#1
Im watching this zep concert on TV and I noticed robert plant has two mics, one taped to the bottom of the other? Why do they do this and what does each mic do? I have seen it before too, i just dont understand.

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#2
Most likely to be louder!

Free once did a festival on the isle of wight and they didnt have a huge PA, so they hooked up to about 10 amps each, and Rogers had about 10-12 mics all strapped together into seperate PA's
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#3
I've always thought it was part of a system against feedback and picking up other miscellaneous band noise

(eg: he only songs into one of the mics, and the other mic has its phase reversed, so after combing the signals, everything but the vocal cancels out)


or one is for recording and one is for the PA or something
#5
There are also different mics for different situations, much like a photographer has different lenses.
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#7
they could have one for regular vocals the have the other for a vocal FX mic. The second mic could be EQ'd weird or have weird flangers or phasers on it.
#8
Jack White did a song on Jools Holland with 4 mics. One went thru the left speaker, one thru the right, and one thru both. The forth one was hooked up to both speakers i think. Zepp might have it like that to do Stereo vocals. idk for sure tho.
#9
I always assumed that one mic was used to record the performance. Technology was shitty back then...
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#10
Ahhh, you young 'uns.
This is from a time long ago, before we made everything simple on stage with 'stereo systems' and 'integrated recording' called the early 70s
If there's just two mics, it's likely that one was for one side of the stereo effect and the other would be for the other side.
Three mics means the gig was being recorded so everyone has another mic going to the seperate recording system.
The guitarist would have two mics on his guitar amp, one to the main sound system or 'PA' as we call them nowadays and the other to a mobile studio, usualy in the back of a van or truck outside the venue.
So the singer would have three, two to create a stereo effect and a third for recording.
Last edited by SlackerBabbath at Nov 17, 2007,
#11
I always thought it was like one mic to record the gig, and one to actually make you louder.

=]

EDIT.

Ian Curtis of Joy Division used to have 2 mics too. One for the front where the band are, and the producer, Martin Hannett, would put another PA at the back of the room and every no and again up the Reverb on the vocals to give an "eery" feel. They only used this effect on 4-5 gigs though. It is rumoured to have been used on the live album "Still" most noticably on "A Means To An End" in the chorus.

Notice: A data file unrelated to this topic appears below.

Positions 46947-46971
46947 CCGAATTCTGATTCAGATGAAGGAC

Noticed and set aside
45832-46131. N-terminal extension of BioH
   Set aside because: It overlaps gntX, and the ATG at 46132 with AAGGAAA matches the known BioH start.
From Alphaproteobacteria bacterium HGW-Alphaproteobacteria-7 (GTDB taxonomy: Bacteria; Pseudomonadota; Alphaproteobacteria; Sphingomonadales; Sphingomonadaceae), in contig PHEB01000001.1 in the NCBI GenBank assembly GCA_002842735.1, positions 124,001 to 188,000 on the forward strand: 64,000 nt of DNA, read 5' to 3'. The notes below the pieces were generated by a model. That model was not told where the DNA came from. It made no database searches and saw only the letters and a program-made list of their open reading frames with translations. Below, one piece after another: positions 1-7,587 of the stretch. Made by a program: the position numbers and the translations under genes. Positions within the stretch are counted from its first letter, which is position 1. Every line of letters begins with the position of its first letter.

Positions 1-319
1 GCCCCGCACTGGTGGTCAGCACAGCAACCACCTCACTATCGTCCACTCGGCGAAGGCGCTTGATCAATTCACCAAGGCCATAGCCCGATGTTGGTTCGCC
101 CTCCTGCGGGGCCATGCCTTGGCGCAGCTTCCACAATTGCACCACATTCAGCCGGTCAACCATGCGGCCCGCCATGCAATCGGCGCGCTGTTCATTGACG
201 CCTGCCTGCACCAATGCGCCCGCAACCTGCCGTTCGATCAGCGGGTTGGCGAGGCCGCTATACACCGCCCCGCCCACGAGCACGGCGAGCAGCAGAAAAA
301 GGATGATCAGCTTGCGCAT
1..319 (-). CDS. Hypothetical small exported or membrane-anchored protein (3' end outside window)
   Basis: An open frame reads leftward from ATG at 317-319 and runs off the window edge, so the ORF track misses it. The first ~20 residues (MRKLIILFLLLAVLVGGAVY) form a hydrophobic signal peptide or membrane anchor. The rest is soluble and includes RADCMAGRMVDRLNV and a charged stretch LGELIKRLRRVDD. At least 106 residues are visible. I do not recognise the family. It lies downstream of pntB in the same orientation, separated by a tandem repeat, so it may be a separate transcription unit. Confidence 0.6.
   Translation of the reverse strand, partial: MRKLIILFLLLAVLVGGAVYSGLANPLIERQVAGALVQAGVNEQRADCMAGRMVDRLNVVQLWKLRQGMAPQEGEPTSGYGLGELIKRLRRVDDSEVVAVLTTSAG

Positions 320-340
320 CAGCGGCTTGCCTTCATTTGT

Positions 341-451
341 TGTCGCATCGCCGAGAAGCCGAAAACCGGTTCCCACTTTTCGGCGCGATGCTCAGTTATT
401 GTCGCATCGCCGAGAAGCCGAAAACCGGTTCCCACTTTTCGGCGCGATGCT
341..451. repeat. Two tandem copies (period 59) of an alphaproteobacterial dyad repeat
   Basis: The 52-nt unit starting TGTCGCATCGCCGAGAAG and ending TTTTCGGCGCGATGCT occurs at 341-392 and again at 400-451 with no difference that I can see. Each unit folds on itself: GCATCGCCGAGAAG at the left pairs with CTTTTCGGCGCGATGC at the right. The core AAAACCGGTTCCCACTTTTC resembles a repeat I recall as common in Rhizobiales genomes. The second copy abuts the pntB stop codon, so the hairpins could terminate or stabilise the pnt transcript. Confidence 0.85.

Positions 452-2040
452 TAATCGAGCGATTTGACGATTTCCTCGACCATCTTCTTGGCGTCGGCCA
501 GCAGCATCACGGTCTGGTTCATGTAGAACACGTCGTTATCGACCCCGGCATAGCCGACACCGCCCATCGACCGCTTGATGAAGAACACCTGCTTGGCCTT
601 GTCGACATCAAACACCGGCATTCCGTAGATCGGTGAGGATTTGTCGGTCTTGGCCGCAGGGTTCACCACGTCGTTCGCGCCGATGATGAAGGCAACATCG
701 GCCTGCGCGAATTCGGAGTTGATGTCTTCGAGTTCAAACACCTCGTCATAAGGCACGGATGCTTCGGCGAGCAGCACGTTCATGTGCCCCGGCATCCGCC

Last edited by gallagher2006 at Nov 17, 2007,
#12
I assume one is just a normal microphone and the other has some kind of effect on it.
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#14
One mike has effects, one is normal. It's easier just having one ready on the setting you want than ****ing about with effects
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#15
Recording the show live I would think.
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#16
I've got this nifty old mic, looks like a CB radio mic, but I've got it wired up with an XLR jack, and it gives this wierd scratchy effect....the band I was playing with would leave it hanging off a mic stand and the vocalist would use it sometimes for effect....
#17
Slacker Babbath seems likely to be correct in this case, but the effect thing also works. Watch Nickelback live, and you'll see that Chad has an extra mic on his stand next to the regular one, it's this extra one that's used for those compressed-sounding backing vocals that Nickelback use a lot (for example, on the chorus of "Figured You Out")
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#18
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Slacker Babbath seems likely to be correct in this case, but the effect thing also works. Watch Nickelback live, and you'll see that Chad has an extra mic on his stand next to the regular one, it's this extra one that's used for those compressed-sounding backing vocals that Nickelback use a lot (for example, on the chorus of "Figured You Out")

Yeah, they didn't really have many live vocal effects back in the day. (late 60s-early 70s) They had 'loop tape' echo effects called 'copy cats' and 'spring reverbs' (literally made out of a long spring) and 'plate reverbs' which worked like a spring reverb but with a plate of metal instead of the spring) but all of these were really studio effects because they could be quite bulky instruments in those days, remember, most amps were still run with valves in those days.